The governments of the United States and Belarus entered into an agreement on the preservation of cultural properties yesterday afternoon in New York

Agreement is signed by Foreign Minister Makei (left) and Chairwoman Weiss

The agreement commits the two governments to protect and preserve cemeteries, memorials, historic sites, places of worship, and archives related to all peoples, with a focus on those that were victims of genocide during World War II.

Belarus Foreign Minister Vladimir Makei and U.S. Commission for the Preservation of America’s Heritage Abroad Chair Lesley Weiss signed the Agreement.

The accord pledges that there will be no discrimination against the cultural property of any group or against any group in its efforts to preserve property of cultural importance. It also provides for cooperation in preserving sites.

Weiss, who negotiated the agreement for the U.S., noted that this was the twenty-fifth such agreement the U.S. has entered into with nations of eastern and central Europe and the Caucasus “to ensure the free exercise of religious beliefs and to preserve the cultural heritage of Americans.”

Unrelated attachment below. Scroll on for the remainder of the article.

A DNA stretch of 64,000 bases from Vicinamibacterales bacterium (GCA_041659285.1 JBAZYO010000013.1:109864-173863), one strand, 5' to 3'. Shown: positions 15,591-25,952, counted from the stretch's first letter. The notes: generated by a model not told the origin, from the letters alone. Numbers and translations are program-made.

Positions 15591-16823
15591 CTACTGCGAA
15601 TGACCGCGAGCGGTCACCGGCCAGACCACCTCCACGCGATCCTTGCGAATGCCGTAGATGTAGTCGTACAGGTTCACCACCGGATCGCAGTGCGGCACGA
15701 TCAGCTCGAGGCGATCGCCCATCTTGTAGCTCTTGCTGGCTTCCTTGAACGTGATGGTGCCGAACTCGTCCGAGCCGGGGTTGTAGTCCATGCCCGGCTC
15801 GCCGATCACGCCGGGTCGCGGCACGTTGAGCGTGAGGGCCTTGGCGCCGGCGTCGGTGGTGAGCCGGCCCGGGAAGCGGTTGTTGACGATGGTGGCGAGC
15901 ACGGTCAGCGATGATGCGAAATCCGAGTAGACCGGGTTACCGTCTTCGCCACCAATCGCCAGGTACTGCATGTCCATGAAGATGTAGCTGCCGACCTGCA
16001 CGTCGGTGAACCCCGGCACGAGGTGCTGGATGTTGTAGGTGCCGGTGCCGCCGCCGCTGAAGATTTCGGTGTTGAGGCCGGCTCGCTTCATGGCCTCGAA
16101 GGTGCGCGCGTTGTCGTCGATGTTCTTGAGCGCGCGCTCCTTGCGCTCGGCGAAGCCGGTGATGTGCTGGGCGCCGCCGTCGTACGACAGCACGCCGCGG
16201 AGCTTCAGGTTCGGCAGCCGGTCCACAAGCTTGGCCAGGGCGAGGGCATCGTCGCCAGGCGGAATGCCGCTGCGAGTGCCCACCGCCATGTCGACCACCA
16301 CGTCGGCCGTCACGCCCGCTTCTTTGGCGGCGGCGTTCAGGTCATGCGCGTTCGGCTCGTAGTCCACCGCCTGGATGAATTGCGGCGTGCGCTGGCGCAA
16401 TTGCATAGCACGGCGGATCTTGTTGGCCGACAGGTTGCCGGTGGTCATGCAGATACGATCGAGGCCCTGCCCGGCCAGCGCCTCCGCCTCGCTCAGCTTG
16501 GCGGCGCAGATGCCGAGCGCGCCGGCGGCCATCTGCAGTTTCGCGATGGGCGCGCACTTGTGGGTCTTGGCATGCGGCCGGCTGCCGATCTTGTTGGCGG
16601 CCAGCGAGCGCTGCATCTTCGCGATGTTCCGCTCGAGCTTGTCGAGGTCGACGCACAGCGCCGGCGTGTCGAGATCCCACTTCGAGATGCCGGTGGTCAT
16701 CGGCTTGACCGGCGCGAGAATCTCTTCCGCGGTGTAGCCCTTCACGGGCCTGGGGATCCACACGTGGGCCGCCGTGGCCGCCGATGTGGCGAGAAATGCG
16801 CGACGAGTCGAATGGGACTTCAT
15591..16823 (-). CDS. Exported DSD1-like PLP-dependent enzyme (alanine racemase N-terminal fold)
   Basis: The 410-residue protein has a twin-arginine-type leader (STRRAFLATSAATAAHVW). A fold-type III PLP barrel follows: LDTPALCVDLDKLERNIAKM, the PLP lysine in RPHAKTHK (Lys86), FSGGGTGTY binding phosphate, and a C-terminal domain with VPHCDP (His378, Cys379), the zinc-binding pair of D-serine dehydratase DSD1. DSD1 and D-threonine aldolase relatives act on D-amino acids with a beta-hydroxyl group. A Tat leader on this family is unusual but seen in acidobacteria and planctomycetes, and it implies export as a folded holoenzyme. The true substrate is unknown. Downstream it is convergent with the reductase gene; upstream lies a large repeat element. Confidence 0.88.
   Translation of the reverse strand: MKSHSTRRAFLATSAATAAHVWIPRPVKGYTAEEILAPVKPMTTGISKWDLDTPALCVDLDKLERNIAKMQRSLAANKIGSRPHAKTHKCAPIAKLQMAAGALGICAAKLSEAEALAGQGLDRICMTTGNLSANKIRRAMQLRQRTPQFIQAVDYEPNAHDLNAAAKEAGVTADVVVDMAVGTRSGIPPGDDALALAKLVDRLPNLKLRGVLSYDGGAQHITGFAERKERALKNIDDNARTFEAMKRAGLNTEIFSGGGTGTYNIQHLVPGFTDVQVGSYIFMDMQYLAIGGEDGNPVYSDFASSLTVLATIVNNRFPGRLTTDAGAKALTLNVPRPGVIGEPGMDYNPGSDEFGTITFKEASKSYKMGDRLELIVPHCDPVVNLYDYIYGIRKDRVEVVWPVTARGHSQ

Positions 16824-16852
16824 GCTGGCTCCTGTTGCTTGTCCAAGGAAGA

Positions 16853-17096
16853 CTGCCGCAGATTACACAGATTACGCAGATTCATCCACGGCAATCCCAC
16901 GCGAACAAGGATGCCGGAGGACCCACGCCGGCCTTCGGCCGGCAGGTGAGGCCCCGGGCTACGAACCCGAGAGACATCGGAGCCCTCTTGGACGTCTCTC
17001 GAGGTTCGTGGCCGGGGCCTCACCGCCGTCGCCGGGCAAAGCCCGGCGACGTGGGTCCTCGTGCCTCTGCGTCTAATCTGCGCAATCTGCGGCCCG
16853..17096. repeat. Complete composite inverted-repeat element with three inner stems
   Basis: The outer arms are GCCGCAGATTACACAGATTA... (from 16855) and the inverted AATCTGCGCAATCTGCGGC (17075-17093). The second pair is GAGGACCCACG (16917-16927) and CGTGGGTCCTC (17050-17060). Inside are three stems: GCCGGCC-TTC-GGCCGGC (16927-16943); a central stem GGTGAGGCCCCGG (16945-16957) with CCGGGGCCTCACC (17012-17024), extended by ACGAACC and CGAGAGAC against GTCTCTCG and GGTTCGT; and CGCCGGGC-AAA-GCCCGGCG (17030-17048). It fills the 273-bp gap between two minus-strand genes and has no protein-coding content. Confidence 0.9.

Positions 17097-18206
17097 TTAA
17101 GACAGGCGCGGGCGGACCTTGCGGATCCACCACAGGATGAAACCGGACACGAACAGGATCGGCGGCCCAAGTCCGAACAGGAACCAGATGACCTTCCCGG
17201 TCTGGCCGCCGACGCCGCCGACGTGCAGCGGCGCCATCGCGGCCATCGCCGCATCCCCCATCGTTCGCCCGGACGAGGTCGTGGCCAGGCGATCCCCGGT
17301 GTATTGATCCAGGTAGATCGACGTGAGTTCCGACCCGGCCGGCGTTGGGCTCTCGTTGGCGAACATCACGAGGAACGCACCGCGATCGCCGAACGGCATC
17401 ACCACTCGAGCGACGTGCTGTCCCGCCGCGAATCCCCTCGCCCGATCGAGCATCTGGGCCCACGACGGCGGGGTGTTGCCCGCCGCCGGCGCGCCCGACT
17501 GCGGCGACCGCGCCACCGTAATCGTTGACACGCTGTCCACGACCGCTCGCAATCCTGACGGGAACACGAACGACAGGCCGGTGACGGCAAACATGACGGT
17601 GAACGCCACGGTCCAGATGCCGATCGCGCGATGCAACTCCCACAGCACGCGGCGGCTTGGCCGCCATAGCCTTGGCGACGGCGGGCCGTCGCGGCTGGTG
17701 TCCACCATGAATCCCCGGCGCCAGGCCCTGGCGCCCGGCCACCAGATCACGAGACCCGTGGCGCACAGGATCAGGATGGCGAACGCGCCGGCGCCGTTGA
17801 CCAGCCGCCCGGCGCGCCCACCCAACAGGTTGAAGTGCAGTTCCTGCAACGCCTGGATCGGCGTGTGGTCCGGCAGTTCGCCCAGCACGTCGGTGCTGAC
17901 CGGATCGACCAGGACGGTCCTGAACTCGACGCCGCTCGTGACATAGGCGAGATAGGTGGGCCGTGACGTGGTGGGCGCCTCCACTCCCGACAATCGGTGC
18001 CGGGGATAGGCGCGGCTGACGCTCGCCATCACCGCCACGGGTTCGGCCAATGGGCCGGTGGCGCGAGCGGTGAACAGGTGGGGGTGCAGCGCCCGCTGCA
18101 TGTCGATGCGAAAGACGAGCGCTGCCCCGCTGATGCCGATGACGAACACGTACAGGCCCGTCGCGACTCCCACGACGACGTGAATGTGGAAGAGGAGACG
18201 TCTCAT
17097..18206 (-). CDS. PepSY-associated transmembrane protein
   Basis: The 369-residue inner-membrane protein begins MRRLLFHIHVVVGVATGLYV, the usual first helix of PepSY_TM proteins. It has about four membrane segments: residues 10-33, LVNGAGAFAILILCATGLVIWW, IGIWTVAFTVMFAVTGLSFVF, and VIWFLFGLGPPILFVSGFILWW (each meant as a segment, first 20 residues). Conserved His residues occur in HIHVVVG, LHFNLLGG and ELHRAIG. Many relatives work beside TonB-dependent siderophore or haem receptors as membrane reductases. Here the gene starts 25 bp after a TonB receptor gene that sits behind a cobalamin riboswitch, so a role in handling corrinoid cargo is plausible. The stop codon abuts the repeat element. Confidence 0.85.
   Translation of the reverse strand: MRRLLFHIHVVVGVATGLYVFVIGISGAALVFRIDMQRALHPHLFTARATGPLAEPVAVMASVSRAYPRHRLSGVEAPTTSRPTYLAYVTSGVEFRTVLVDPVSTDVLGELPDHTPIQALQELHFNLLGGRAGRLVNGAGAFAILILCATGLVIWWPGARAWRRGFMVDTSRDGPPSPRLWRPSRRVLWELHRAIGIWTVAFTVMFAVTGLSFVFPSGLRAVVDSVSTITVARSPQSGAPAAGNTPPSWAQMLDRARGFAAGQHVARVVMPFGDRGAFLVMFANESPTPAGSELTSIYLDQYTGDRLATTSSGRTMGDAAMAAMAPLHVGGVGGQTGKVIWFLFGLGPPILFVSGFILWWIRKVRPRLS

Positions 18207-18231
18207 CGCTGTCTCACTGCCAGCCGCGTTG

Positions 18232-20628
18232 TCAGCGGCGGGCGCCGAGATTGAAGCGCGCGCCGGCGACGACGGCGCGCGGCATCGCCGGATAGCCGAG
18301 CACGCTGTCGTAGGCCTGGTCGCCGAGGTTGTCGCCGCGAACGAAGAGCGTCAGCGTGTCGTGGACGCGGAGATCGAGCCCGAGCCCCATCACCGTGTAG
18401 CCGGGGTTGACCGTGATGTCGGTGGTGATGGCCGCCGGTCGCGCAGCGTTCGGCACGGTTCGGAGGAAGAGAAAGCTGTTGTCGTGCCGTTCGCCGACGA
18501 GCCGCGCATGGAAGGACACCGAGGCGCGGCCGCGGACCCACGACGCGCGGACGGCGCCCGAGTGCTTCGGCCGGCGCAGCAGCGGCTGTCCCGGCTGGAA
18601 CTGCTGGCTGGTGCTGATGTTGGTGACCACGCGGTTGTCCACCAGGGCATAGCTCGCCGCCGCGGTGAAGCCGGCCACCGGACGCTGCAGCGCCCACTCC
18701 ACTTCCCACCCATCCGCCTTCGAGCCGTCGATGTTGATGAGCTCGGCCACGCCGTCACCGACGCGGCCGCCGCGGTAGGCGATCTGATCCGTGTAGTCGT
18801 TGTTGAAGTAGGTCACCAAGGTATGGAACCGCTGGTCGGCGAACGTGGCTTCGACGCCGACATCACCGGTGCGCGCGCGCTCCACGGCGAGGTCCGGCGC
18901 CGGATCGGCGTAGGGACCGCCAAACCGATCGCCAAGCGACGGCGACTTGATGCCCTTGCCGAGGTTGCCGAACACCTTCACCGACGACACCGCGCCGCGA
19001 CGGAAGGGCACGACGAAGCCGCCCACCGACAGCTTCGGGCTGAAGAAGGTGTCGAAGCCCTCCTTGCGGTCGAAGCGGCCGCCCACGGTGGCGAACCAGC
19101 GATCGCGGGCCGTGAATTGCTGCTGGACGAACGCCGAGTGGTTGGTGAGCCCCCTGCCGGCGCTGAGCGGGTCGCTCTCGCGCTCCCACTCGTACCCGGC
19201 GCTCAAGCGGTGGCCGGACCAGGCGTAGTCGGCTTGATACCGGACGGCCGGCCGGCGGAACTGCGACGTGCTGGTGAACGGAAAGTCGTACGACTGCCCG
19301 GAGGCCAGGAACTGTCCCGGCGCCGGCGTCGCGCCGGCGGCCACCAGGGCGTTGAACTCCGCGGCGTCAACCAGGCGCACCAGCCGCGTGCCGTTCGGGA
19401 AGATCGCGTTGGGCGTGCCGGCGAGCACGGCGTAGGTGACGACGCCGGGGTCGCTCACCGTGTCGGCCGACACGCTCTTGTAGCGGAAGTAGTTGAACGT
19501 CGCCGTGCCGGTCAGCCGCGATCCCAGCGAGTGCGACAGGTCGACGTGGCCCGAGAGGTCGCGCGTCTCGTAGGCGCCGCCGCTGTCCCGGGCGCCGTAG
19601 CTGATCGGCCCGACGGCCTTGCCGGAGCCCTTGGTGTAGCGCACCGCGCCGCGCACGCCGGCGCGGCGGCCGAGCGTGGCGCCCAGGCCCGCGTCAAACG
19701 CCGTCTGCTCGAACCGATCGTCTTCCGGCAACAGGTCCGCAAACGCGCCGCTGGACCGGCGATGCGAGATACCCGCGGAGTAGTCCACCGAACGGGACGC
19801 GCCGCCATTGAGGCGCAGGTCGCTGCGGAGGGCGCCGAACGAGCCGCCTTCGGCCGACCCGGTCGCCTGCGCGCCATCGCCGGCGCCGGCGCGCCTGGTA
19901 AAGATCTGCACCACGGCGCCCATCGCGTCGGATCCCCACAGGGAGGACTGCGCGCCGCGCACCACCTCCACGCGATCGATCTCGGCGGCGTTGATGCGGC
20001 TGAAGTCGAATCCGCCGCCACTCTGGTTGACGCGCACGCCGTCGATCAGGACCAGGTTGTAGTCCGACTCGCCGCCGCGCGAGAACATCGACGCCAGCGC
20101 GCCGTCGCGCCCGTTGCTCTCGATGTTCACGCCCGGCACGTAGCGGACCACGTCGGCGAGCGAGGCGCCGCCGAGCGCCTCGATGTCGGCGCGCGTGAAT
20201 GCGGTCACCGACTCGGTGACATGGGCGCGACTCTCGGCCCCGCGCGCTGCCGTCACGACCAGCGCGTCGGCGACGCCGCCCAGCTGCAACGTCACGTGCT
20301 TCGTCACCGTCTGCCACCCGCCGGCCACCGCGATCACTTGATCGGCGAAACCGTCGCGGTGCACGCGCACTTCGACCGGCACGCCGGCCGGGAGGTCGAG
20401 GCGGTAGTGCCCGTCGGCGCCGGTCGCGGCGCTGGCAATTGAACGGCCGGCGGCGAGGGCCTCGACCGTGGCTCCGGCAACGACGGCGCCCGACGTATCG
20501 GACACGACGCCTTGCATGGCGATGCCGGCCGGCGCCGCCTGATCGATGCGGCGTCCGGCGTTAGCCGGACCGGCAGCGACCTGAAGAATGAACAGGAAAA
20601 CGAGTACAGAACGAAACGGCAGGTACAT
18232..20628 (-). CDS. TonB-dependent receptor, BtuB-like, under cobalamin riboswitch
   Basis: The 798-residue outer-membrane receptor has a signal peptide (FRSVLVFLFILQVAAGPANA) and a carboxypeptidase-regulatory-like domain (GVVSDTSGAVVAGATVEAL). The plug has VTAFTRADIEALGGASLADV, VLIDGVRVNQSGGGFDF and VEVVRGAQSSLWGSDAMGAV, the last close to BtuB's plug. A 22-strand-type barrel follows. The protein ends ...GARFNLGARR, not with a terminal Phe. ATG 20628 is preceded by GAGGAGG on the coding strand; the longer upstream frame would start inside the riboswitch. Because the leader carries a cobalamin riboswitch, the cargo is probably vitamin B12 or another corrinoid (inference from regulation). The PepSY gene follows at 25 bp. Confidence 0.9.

Makei pointed out that the agreement was the first entered into between the governments in two decades and declared that, “Belarus is interested in having normal relations with the United States.”  He emphasized that many Americans have roots in Belarus, recalling that the author of “God Bless America,” Irving Berlin, was born there.

U.S. Deputy Assistant Secretary of State of Eurasian Affairs Bridget Brink, who also spoke at the signing ceremony, stated that, “This Agreement demonstrates the stronger relationship developing between the people of the United States and Belarus. Our joint efforts to preserve cultural properties symbolize our recognition of the importance of cultural heritage and the ties between our citizens.”

The Commission for the Preservation of America’s Heritage Abroad was established by Federal law in response to the concern of the American orthodox Jewish community that burial places were being lost because of the annihilation of European Jewry during the Holocaust and repression of religious freedom under Communism.

In addition to obtaining assurances regarding the preservation of cultural properties, the Commission contracts for field surveys to identify sites and conducts, assists with, and encourages privately-funded projects to mark, restore, and preserve cultural sites.

Below, the Agreement is signed by Foreign Minister Makei (left) and Chairwoman Weiss. The Charge d’Affaires of the Belarus Embassy in Washington, DC, Pavel Shidlovsky, and Deputy Assistant Secretary Brink stand behind them.